VetMed professor honored for excellence
Pomona, Calif. - 12/16/2003 -- Dr. S. Dru Forrester of the College of Veterinary Medicine has been chosen as the 2003 recipient of the National Carl Norden/Pfizer Distinguished Teacher Award. This selection, made by a committee of her peers, designates her as the outstanding veterinary medical educator of the year in the United States. Forrester, who had been honored as teacher of the year several times while at Virginia Tech's Virginia-Maryland Regional College of Veterinary Medicine, said she was surprised, shocked and thrilled all at once to receive the national honor.
"It's very exciting," said Forrester, who joined the college in April 2003 as a professor of small animal medicine. "When you look at the fact you're up against professors from all the veterinary colleges in the country and that some of my favorite teachers have won in the past, it's nice to be in that group of people."
Dr. Forrester will receive her prize at the Association of American Veterinary Medical Colleges' annual meeting in Washington, D.C. in March. A committee based its selection of Dr. Forrester on her teaching philosophy, example of classes she teaches and endorsements from students and administrators. Dr. Forrester says she tries to put herself in the students' position when thinking about teaching, drawing on her own experience as a student. She strives to pass on information and skills she knows her students will need once they are practicing -- without putting them to sleep.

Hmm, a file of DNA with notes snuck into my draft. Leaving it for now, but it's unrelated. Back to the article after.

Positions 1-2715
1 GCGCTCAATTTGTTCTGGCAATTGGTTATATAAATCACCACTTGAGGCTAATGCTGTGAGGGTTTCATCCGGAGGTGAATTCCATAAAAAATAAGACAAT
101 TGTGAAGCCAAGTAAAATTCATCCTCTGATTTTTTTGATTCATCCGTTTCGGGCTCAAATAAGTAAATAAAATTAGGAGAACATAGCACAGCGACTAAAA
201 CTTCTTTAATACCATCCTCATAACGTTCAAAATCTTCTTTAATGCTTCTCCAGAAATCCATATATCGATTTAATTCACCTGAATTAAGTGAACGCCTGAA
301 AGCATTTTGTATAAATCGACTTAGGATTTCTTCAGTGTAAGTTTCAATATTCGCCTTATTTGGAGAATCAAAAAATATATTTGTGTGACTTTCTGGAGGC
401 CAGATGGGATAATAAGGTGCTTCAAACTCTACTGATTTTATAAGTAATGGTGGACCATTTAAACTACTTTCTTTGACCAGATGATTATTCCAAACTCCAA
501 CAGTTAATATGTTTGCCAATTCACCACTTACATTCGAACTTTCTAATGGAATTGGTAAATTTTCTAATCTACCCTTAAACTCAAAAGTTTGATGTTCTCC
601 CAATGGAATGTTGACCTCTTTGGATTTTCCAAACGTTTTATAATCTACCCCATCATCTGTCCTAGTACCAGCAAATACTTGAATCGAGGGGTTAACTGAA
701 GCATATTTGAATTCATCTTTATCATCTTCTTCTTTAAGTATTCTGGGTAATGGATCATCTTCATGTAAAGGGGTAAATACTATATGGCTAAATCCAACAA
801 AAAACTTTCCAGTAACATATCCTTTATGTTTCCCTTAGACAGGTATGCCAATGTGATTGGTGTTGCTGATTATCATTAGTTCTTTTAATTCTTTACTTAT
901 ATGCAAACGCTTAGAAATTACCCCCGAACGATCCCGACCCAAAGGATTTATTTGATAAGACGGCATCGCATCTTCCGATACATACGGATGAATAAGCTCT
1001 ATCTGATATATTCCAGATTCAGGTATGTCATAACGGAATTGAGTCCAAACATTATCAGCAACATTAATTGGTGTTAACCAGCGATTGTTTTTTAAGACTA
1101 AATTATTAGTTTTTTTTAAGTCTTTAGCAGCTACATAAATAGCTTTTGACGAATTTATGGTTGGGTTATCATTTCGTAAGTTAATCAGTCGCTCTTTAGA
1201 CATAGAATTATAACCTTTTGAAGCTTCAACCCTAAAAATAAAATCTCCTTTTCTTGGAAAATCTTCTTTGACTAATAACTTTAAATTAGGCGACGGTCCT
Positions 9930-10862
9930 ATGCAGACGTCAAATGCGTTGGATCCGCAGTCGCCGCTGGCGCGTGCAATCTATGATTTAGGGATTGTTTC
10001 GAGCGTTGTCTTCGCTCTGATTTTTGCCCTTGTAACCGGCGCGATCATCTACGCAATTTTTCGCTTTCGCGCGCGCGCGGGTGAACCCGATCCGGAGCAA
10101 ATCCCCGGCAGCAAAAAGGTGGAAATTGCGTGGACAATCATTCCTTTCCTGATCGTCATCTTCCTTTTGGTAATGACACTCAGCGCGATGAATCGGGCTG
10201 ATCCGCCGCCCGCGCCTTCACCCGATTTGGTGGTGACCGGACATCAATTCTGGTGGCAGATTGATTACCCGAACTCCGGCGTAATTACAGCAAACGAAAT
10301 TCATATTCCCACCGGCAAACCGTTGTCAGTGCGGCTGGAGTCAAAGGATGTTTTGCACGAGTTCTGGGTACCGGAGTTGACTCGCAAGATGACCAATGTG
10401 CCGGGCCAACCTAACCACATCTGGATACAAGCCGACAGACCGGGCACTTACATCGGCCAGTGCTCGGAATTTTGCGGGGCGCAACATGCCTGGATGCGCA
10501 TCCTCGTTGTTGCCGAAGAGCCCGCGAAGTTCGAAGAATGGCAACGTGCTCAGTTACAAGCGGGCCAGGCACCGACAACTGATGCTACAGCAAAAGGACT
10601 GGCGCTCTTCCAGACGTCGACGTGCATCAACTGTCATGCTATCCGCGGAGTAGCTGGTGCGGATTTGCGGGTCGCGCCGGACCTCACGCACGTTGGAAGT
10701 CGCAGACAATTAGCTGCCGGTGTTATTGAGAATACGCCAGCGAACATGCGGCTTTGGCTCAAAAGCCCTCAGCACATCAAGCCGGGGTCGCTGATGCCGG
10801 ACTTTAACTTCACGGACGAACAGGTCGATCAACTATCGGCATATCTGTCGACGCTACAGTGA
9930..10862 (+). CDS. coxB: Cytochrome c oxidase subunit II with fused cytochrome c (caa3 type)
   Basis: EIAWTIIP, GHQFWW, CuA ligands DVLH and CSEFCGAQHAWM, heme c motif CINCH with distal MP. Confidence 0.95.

"I like to present students with a minimum of extraneous information and instead focus on showing them how to apply the information they have already learned or are continuing to learn," she says. "I believe that students are more likely to learn from using the information they have learned rather than trying to remember facts for examinations."
Many of Dr. Forrester's students said they appreciate her teaching style as well as her approachability and sense of humor and are not at all surprised she earned such a prestigious honor.
"Dr. Forrester has a tremendous ability to provide enough guidance to students to direct their learning but does not provide 'the answer' per se and this keeps the students motivated to explore and discover the ideas on their own," said Megan Templeton, DVM '07.
Avery Woodworth said she has had the opportunity to work with Dr. Forrester in a small group setting and is looking forward to working with her in the future.
"She has a remarkable ability to engage students in a discussion in which they are both enlightened by her immense knowledge and feel confident about sharing their own knowledge. Never does she give the student a sense of inadequacy or incompetence," Woodworth said. "Her sense of humor livens up conversation and helps portray the sense of enjoyment and ease she feels in teaching."